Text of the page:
New Panel Aims to Recruit Diverse U.S. Federal Judges to Reflect Population

To have a justice system that is fair, the judges in our courts cannot be made solely of old, white men that have the same implicit biases and do not reflect our country’s population.

In order to combat against this, the United States Judicial Conference Committee is holding a diversity symposium in 19 cities across the country today, in hopes to recruit potential U.S. federal judges of various backgrounds. As you can see in the map below, the 19 chosen cities are spread out in an attempt to reach a multitude of diverse candidates that could help represent their population from the bench.

Women and racial minorities are underrepresented and hold disproportionate shares of the court system compared to their prevalence in the community. This often creates an unfair advantage for white men within the court system, as human beings, even judges who are supposed to be impartial, are wired to be more likely to favor those that they can identify with.

The NAACP website shared, “If African Americans and Hispanics were incarcerated at the same rates as whites, prison and jail populations would decline by almost 40%.”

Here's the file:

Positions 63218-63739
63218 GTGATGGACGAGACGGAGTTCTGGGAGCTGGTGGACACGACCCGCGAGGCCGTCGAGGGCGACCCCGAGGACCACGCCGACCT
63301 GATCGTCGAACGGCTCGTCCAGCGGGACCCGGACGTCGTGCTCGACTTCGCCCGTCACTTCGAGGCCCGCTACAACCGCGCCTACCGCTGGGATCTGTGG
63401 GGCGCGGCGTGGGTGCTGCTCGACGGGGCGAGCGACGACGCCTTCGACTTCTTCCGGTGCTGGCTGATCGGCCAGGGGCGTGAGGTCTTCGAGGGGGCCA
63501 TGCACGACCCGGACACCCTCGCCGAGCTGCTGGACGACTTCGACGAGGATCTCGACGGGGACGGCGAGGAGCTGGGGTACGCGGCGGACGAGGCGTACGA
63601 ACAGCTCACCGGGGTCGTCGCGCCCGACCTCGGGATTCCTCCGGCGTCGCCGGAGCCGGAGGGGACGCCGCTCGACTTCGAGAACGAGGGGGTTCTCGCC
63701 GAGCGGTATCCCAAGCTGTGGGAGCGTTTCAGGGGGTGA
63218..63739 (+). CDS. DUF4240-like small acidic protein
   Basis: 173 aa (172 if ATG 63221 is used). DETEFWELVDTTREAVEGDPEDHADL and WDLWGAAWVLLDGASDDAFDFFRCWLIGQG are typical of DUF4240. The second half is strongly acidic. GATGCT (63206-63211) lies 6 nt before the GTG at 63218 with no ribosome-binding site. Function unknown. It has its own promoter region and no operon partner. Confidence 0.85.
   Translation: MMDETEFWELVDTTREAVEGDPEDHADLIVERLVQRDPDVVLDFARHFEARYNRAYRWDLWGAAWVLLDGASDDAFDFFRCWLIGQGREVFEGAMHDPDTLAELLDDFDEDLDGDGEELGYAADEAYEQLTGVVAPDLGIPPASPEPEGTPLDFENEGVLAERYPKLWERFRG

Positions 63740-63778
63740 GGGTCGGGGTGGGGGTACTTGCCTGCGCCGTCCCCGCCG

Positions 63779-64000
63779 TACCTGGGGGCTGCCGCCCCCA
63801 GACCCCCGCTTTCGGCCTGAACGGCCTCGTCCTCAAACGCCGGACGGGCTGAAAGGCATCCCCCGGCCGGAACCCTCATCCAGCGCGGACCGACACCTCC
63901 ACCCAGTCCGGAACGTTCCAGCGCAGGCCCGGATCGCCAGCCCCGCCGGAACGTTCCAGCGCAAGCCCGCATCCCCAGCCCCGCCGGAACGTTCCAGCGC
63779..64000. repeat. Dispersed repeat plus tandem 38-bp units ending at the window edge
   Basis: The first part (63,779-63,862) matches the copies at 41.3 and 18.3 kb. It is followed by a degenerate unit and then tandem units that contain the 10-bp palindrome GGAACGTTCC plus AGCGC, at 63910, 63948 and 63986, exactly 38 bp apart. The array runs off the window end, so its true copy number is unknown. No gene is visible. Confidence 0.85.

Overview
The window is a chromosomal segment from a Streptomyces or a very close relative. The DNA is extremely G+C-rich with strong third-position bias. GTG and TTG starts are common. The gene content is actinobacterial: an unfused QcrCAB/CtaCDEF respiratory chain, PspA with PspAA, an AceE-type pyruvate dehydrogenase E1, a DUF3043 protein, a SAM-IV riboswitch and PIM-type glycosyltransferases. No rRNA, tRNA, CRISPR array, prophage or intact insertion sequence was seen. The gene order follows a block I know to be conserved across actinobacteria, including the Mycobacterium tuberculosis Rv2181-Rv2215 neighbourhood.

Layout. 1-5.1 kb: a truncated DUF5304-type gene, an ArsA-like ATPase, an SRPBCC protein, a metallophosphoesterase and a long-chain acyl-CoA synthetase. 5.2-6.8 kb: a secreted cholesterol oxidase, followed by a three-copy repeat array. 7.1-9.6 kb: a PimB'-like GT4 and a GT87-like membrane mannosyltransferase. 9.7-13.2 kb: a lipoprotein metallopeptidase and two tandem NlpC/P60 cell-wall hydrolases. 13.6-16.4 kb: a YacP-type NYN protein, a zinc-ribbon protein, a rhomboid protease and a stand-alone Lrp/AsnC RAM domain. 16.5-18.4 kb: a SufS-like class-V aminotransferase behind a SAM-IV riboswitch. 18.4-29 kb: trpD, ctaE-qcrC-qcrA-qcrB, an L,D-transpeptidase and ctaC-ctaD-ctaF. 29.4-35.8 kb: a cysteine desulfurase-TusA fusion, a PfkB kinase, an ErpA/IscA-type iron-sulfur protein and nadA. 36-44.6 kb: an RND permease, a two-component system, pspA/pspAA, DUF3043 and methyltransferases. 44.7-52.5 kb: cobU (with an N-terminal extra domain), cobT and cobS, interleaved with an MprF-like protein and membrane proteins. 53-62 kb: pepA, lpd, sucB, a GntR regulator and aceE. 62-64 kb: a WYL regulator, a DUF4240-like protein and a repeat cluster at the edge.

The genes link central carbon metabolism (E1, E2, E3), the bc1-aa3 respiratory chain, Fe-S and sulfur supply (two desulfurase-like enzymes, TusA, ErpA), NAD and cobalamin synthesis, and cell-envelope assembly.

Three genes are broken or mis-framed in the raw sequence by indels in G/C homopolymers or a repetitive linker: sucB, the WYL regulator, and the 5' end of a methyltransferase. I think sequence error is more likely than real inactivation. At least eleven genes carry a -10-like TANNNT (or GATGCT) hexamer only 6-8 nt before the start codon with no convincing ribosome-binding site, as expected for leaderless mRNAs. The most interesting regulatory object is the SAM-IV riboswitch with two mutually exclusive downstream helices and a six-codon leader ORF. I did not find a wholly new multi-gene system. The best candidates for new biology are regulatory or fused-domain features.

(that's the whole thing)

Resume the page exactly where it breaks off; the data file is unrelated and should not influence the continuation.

This is an alarming statistic that shows the racial imbalance within the justice system, leading to unfair incarceration rates.

By expanding diversity within the court system, the criminal justice system will likely improve and become more fair and equal for people of all backgrounds, as judges will be able to make better informed decisions which will better reflect the whole population rather than only having one collective viewpoint on the issues before them.

Considering the fact that racial disparities are a large factor of America’s mass incarceration issue, diversity in the court system may also very well help to fix this problem that needs addressed.

Furthermore, diversity on the bench includes more than demographics; it also includes professional background. Public Interest attorneys, public defenders and those in private practice must have a voice also, as they are typically the ones that have the most experience in advocating for everyday people.

Overall, if today’s diversity panel serves its purpose and does successfully recruit diverse future judges, the criminal justice system, and therefore the prison system, will become more equal to Americans of all backgrounds.

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